2004 marked the creation of a website that evolved from a college experiment to a place where individuals from all over the world can stay in touch with friends and family, discuss recent news, post pictures and much more. Two years after that, a website that put those thoughts into 140 characters or less was developed. Today, there are more than 1 billion Facebook users, and more than 400 million Tweets are sent daily.

When Facebook and Twitter were built, there was no way to know that they would become a staple form of communication, forever changing the way people talk to each other and the way companies conduct business. Hundreds of statistics and studies prove social media is here to stay and businesses that do it right have a competitive advantage. Yet, some businesses cling to myths about the usability and importance of getting on board. 

Myth: New Technology Is Too Complicated

The creators of social media sites are constantly finding ways to make the platforms user friendly, especially for their rising demographic of baby boomers. In fact, Facebook users age 55 and older have increased by more than 80 percent in the past three years. Those who have mastered the use of social media on a personal level often are more reluctant to use it for business purposes because they don’t know where to start. Just like learning any new program, the process starts with research. Social media sites such as Facebook and LinkedIn have simplified the process by providing step-by-step guides for new users and hosting webinars on how to successfully create company pages.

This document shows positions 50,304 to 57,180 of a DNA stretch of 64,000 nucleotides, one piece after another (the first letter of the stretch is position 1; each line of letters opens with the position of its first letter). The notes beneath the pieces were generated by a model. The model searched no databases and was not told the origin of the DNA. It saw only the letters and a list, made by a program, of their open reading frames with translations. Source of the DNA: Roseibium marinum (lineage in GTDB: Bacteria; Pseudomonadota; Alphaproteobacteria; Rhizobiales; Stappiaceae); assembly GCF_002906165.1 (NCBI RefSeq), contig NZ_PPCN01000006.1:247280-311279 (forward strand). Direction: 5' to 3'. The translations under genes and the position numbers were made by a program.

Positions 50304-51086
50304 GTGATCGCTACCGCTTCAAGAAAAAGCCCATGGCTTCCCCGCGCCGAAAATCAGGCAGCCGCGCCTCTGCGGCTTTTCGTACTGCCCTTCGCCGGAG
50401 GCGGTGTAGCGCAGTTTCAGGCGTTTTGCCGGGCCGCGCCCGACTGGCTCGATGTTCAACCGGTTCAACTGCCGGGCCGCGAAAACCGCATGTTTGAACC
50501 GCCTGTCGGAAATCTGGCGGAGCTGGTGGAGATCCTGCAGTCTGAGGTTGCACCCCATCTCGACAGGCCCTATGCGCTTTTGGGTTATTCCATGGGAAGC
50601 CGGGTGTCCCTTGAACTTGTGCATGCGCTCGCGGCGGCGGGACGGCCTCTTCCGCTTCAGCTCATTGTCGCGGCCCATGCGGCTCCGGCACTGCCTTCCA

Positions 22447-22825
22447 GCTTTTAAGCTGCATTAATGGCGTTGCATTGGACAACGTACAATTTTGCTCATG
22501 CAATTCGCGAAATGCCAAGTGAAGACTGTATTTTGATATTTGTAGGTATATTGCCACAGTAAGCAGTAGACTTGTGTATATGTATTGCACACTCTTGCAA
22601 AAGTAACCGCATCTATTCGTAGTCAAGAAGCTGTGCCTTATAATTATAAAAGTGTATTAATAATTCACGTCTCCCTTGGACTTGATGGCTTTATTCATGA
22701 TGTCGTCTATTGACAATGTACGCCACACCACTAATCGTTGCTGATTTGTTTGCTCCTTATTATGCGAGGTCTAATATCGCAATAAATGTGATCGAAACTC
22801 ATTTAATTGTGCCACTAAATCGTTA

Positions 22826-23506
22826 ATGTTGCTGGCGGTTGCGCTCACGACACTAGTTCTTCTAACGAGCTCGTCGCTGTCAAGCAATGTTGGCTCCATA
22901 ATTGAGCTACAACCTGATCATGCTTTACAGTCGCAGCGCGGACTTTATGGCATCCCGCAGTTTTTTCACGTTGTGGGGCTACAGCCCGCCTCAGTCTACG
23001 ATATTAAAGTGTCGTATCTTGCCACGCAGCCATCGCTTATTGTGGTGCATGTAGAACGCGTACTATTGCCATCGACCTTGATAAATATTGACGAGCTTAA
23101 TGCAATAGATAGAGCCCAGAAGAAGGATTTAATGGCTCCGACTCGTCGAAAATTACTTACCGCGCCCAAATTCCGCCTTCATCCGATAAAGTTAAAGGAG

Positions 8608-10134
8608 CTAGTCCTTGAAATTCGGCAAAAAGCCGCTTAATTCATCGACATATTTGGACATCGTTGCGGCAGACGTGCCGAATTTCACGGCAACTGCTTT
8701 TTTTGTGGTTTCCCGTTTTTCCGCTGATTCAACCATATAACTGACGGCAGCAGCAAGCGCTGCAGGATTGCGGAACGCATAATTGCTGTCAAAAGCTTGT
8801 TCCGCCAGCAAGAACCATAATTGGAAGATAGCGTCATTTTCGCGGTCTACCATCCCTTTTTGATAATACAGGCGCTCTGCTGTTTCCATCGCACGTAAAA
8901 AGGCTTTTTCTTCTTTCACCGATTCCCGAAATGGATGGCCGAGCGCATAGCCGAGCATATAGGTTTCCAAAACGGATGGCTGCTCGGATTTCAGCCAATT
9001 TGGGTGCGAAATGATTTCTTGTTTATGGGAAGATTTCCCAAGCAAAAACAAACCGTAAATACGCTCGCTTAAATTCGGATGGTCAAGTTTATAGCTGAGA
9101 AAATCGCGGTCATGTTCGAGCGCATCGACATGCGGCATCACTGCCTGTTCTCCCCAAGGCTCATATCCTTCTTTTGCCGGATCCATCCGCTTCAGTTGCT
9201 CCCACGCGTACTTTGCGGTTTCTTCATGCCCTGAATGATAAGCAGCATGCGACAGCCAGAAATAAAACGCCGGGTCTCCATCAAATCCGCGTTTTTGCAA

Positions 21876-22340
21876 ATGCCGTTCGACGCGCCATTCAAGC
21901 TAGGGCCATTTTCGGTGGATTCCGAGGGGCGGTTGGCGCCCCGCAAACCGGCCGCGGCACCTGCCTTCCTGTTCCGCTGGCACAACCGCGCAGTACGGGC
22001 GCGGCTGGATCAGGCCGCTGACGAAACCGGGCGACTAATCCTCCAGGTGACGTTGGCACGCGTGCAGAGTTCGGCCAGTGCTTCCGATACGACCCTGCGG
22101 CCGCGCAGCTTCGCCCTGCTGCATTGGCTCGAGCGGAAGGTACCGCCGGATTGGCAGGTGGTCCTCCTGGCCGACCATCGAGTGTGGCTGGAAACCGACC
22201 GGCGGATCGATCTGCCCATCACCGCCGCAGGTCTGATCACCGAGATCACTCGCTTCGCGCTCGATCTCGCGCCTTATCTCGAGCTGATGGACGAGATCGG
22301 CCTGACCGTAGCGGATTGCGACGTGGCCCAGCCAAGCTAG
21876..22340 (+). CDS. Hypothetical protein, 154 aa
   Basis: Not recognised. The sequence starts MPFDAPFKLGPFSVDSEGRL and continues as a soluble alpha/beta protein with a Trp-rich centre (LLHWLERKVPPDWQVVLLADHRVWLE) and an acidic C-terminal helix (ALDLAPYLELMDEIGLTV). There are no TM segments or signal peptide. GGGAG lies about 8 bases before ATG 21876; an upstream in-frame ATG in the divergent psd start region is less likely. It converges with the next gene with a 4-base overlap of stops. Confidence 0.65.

Myth: Time and Resources Are Scarce
A learning curve can require a time commitment from businesses that are new to social media, but the job gets easier and less time-consuming once the platforms are understood on a basic level.
  • Use available staff. Business owners who lack the time (or desire) to dedicate to social media or who can’t afford to hire a digital media specialist should recruit trusted staff interested in social media to see if they would like to take the lead. Just be sure they clearly understand the company’s goals and overall mission. Resources, such as GroupTweet, allow multiple contributors to tweet on behalf of a company.